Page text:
A deepening slide in crude oil prices weighed on energy stocks, tipping U.S. financial markets mostly lower in afternoon trading Thursday. Chevron and Exxon Mobil were among the biggest decliners in the Dow Jones industrial average, which eased back from its latest all-time high.
U.S. stock indexes edged lower in early trading Thursday as investors weighed new economic data on unemployment benefit claims, consumer prices and orders for long-lasting manufactured goods. Oil prices resumed their recent slide.
Global stocks were mostly higher Thursday on upbeat corporate earnings and rising Chinese factory output after the chairwoman of the U.S. Federal Reserve said it will be patient about increasing interest rates. KEEPING SCORE: Britain's FTSE 100 was flat at 6,933.91 while Germany's DAX rose 0.3 percent to 11,249.32.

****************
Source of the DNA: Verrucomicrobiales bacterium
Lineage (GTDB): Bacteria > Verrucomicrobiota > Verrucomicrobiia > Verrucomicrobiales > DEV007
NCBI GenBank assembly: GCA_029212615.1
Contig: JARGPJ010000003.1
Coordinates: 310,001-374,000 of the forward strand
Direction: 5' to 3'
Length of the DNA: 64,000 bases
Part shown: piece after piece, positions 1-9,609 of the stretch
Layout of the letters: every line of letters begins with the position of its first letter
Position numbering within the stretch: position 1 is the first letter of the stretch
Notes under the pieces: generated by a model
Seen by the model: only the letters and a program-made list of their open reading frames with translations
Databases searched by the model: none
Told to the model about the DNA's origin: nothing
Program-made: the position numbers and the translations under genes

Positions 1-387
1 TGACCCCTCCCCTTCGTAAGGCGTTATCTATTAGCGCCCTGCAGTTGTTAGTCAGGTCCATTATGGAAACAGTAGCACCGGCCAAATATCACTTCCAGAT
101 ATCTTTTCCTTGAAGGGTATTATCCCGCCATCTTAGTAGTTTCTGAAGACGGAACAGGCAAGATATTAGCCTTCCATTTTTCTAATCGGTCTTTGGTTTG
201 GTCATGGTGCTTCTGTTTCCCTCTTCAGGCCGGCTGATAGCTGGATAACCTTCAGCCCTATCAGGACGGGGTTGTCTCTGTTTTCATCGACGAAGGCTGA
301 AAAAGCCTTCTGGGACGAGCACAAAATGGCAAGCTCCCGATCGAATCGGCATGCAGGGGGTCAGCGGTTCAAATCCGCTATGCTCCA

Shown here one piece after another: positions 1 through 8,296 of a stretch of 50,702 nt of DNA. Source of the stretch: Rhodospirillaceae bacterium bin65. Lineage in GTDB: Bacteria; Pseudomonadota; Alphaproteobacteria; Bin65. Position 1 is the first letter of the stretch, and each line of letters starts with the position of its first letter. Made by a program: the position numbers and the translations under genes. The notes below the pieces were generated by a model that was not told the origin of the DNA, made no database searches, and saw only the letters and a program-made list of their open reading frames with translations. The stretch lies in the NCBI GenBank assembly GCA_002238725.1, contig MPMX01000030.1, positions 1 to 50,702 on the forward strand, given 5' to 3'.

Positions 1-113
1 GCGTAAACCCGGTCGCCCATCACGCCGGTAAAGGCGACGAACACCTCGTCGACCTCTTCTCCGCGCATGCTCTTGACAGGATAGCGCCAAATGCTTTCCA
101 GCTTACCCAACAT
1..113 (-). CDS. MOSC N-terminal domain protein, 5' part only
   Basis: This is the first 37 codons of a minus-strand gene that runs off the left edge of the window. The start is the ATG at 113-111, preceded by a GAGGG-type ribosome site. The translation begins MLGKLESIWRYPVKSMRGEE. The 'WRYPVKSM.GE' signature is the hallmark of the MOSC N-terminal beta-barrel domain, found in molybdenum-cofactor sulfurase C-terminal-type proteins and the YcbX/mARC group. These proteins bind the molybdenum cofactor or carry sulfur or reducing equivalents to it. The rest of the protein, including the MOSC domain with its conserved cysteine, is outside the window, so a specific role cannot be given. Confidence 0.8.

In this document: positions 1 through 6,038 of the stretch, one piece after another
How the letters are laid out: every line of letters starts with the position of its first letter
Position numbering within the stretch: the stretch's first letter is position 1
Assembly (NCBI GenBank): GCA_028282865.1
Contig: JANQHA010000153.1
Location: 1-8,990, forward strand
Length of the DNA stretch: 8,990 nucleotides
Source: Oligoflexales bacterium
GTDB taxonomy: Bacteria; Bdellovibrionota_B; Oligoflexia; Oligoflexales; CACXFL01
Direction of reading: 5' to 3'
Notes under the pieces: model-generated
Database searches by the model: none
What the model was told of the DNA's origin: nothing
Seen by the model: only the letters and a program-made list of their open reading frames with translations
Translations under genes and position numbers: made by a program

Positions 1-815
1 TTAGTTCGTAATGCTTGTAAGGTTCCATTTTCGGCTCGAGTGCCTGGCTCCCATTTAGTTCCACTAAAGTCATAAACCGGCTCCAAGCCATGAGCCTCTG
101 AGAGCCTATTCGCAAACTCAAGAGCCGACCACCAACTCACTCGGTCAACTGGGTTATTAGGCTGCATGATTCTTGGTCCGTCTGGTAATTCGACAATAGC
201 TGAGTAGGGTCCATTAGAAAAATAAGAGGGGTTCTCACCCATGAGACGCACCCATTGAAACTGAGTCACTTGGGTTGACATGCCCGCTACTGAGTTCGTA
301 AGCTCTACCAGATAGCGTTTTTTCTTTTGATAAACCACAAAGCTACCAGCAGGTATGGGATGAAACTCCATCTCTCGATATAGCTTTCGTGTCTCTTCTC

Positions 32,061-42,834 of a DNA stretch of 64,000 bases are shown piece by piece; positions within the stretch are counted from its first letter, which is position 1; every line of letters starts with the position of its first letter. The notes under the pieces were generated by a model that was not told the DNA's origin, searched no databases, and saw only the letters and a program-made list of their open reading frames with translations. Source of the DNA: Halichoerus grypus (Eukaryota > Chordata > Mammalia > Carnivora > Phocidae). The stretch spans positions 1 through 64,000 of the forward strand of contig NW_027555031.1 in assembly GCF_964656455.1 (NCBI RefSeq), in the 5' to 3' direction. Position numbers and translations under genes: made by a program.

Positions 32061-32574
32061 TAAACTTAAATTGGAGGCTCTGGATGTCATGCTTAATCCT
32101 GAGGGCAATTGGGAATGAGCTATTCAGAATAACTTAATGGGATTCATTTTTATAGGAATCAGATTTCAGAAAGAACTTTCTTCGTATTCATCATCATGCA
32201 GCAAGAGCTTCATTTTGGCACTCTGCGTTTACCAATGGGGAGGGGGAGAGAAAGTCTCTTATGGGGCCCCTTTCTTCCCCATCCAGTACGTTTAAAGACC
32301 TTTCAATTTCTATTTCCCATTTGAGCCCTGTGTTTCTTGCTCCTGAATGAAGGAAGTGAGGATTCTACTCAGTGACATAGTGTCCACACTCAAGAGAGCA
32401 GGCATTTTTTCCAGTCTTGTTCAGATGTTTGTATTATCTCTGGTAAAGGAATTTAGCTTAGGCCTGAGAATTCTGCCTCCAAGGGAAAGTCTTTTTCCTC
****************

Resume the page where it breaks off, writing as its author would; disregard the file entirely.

The bank said the settlement with the U.S. Department of Justice -- reportedly its biggest legal bill from the financial crisis -- will hit earnings for 2014. Shares in Standard Chartered were rising in London after the bank, which focuses on emerging markets, said former JPMorgan investment banker Bill Winters will take over as CEO.
Ahead of Railway Minister Suresh Prabhu's maiden budget, a benchmark index of Indian equities markets, the 30-scrip Sensitive Index was trading 78 points or 0.27 percent down in the Thursday's pre-afternoon trade session. The wider 50-scrip Nifty of the National Stock Exchange was also trading in the red.
Traders work on the floor of the New York Stock Exchange, Tuesday, Feb. 24, 2015. The U.S. stock market is back at a record high as traders are encouraged by the latest news on interest rates, Greece and corporate earnings.
The Dow Jones industrial average notched its third record high close in a row Wednesday, even as other market indexes ended lower. Trading was relatively subdued as investors reviewed the latest corporate earnings news.